BP I guess the other thing, yeah, Cassidy, that I do like about them is like, it's cool to be able to give digital artists and musicians like a new form of ownership and a way to transaction this stuff. And the thing that I like, get really excited about which I don't even really know if it's happening is like, somebody buys the rights to a song or a beat or a piece of digital art. And then every time it gets sold after that the original creator gets paid, which is really cool. Because there's always been on the internet where it's like, I made this meme, or I made this, you know, dance move, or I made this thing. And then it got taken up and became huge. And all these other people made money off of it. And the original creator meant nothing. So in that sense, like if it could bring sort of modernize the practice of like copyright and publishing, you know, fees and stuff, that would be kind of cool. I don't actually know if that's how it's working. And definitely the crypto market now is just like a super frothy bubble. And speculation is probably not always great for artists and going to get a lot of people burnt at some point. 

CF Well, I know a lot of artists are catching like a lot of flack now because of this, because of the environmental impact of NFTs. So like, if you want to do if you're an artist who wants to deal with NFTs like if you say that on Twitter, or on Instagram, people will get upset with you. Because of the climate impacted this house. So it kind of is like, in theory, it's supposed to, like be a way for artists to make more money into like, you know, be more profitable. But now they're getting like, a lot of backlash for it. So I don't know if it's like really doing what they intended to do. Or like if you're an artist, you're going to be like, oh, I'm not telling anyone that I do like NFTs, nobody needs to know that.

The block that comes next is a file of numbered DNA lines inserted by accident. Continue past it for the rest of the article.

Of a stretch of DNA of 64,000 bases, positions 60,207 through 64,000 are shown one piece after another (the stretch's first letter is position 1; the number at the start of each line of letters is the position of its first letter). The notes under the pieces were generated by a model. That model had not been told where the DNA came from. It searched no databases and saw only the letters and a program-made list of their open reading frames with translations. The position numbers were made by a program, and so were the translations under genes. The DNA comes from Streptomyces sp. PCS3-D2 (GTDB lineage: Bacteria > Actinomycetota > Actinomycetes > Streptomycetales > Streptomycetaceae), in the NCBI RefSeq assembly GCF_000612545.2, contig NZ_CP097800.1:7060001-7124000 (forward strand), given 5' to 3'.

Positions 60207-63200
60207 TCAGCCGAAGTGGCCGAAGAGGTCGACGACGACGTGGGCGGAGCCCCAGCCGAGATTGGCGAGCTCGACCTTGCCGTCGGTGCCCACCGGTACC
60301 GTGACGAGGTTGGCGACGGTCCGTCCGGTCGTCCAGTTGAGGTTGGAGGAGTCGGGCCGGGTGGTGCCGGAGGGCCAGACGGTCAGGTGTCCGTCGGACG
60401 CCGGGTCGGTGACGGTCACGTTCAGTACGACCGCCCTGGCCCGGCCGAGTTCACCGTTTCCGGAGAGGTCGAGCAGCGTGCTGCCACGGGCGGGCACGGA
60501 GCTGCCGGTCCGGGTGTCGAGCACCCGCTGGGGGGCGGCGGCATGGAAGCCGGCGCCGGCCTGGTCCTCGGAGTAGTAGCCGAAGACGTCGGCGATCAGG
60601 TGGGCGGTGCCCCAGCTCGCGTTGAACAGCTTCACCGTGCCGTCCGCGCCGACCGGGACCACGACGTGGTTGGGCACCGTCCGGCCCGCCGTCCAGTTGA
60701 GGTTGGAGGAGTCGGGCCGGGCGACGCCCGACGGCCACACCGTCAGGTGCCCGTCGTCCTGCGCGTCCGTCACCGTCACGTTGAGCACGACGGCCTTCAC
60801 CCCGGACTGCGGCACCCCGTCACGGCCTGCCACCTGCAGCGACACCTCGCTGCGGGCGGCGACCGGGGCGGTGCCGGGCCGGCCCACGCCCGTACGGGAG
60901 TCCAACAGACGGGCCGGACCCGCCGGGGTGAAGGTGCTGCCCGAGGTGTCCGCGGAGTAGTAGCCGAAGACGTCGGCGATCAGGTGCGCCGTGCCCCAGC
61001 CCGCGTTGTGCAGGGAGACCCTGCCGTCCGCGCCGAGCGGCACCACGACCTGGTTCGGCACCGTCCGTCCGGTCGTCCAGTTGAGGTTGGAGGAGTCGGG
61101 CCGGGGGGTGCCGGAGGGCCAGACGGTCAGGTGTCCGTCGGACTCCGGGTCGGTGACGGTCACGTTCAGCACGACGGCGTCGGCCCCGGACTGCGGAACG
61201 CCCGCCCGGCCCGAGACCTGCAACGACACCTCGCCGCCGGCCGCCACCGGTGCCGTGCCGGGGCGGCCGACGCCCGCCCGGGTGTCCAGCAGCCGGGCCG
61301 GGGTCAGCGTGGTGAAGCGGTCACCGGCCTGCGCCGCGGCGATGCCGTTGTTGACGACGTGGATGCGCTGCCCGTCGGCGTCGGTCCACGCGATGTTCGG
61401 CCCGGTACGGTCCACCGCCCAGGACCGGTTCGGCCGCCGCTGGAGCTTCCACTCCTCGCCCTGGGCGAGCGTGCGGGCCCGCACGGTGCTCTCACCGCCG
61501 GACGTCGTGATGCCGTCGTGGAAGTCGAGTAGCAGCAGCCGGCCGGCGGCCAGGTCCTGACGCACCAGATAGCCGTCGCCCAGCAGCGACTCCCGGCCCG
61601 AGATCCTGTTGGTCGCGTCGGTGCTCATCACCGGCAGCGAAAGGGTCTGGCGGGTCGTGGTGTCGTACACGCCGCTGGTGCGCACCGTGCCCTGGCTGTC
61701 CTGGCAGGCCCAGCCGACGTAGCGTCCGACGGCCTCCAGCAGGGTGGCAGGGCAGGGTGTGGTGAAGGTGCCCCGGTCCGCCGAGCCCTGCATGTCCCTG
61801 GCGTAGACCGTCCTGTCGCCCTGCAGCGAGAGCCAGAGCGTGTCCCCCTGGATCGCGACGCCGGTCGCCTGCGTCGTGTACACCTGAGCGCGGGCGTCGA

BP I don't think we should be artist shaming, because like you said 75% of the carbon emissions come from 100 companies and like 200 factories. Like your personal impact is so irrelevant, you know, and that's the same thing with litter. 

CF Or like fast fashion.

BP Yeah, exactly. It makes no difference. You have to be an activist vote for the right people get the right changes made. Not to say that you can't, you shouldn't vote with your wallet or your behavior. But like, your personal impact on the climate is so infant decimal that you should never feel guilty about it or like let people shame you. That is just placing the blame where it doesn't belong. Alright, so let's jump into one more discussion while we have the whole crew here. Ryan, you want to tee this one up? 

RD You know, here at Stack Overflow, we are big fans of user generated content. It's a hot thing for a lot of startups. It's an article I read that was you either die and MVP or live long enough to build content moderation, that anybody trying to jump in the UGC bandwagon either fails or has to do content moderation at some point because somebody is going to try to do some dirt with your platform.

CF Some of those words you said I don't really know what they mean. [Ryan & Ceora laugh] UGC, I don't think I've heard that before.

RD User generated content. 

CF Got it. Okay, everything's making sense now. Okay. Okay. [Ceora & Ryan laugh]